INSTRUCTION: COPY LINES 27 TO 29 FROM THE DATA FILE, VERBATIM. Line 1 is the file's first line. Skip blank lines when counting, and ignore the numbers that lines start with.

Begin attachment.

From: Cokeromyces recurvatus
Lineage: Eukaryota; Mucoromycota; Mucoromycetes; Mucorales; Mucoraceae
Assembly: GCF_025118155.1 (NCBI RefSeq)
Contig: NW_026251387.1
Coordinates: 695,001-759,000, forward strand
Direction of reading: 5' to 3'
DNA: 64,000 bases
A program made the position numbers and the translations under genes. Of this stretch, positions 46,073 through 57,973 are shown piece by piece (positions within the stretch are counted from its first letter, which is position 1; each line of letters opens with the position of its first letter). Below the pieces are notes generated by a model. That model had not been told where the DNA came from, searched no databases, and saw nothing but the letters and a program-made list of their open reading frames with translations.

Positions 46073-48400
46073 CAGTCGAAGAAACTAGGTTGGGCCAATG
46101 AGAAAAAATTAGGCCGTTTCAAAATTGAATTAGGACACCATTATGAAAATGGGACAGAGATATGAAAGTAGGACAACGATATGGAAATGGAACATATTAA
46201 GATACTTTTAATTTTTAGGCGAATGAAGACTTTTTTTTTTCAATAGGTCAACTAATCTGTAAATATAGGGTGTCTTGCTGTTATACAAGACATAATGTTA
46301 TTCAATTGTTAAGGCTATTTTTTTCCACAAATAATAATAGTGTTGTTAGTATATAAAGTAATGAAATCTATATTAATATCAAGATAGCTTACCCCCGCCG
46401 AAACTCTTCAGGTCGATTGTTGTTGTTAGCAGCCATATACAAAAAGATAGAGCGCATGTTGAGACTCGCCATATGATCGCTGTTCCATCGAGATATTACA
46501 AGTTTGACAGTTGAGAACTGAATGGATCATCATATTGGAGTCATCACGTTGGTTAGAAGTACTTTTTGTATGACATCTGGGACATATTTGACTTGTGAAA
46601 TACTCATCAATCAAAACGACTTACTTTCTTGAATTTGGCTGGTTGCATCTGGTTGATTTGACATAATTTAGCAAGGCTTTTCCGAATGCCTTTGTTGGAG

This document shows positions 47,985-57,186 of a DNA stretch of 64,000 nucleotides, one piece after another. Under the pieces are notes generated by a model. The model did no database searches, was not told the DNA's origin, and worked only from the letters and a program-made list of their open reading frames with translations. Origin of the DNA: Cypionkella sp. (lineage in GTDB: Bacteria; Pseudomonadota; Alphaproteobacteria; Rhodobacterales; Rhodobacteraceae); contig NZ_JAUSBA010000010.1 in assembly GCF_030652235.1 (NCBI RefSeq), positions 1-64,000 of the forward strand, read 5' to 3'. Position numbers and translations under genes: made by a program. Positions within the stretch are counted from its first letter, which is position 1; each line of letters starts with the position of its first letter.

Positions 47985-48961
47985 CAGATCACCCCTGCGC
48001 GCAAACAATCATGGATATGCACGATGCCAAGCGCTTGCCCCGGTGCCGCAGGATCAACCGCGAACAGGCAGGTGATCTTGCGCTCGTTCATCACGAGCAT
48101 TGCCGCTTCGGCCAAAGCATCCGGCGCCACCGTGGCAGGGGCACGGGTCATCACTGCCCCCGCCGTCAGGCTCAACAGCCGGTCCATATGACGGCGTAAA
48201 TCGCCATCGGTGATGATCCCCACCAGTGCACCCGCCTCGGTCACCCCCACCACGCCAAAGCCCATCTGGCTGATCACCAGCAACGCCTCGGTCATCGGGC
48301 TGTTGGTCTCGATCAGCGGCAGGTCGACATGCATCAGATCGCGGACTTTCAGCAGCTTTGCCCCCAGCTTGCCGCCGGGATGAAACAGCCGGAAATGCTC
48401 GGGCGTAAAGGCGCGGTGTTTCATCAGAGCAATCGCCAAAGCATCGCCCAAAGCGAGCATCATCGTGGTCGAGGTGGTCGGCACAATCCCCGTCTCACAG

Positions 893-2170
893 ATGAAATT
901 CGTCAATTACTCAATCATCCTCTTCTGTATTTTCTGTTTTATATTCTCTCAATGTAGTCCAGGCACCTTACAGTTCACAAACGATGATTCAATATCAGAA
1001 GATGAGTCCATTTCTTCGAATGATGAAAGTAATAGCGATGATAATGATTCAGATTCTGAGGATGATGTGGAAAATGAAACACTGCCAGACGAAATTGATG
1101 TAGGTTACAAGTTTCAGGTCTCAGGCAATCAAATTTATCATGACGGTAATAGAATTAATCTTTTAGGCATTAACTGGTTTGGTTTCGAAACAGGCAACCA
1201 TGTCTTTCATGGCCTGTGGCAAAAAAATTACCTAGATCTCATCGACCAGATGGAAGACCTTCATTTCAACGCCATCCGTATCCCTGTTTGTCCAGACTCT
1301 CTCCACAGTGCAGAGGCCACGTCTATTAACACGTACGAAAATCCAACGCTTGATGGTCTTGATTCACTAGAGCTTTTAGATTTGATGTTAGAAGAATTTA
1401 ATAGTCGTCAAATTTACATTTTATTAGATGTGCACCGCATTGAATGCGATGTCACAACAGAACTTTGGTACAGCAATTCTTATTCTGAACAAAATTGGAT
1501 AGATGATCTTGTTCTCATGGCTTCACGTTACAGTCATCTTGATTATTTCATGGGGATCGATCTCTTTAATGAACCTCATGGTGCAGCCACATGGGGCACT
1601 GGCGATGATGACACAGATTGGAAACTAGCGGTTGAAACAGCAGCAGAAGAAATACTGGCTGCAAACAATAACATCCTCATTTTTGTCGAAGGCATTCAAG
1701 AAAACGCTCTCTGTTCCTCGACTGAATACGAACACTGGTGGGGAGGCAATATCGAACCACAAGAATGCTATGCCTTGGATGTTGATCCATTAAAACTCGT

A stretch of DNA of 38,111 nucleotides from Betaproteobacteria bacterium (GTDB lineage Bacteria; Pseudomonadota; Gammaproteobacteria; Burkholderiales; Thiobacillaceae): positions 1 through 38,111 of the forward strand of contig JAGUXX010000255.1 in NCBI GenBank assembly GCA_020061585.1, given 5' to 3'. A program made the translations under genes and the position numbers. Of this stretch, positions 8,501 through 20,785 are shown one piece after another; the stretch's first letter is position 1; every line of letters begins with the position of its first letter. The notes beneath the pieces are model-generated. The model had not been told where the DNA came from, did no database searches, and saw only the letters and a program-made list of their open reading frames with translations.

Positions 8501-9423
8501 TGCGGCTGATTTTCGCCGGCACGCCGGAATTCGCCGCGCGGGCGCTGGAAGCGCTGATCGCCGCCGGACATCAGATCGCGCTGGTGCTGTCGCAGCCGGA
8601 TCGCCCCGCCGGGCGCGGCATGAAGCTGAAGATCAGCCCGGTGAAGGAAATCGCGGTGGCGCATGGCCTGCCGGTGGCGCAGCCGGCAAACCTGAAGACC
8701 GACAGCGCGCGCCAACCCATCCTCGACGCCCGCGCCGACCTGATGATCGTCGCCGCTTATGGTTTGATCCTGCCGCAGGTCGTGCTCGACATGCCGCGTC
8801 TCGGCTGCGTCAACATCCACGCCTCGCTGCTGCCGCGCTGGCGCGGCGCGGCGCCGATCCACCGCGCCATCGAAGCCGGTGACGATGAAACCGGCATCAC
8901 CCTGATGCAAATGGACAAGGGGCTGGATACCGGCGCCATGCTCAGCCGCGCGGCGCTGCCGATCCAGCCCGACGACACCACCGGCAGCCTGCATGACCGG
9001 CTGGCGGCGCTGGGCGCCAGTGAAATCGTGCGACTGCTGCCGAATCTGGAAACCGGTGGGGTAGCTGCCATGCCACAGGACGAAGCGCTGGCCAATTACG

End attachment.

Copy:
901 CGTCAATTACTCAATCATCCTCTTCTGTATTTTCTGTTTTATATTCTCTCAATGTAGTCCAGGCACCTTACAGTTCACAAACGATGATTCAATATCAGAA
1001 GATGAGTCCATTTCTTCGAATGATGAAAGTAATAGCGATGATAATGATTCAGATTCTGAGGATGATGTGGAAAATGAAACACTGCCAGACGAAATTGATG
1101 TAGGTTACAAGTTTCAGGTCTCAGGCAATCAAATTTATCATGACGGTAATAGAATTAATCTTTTAGGCATTAACTGGTTTGGTTTCGAAACAGGCAACCA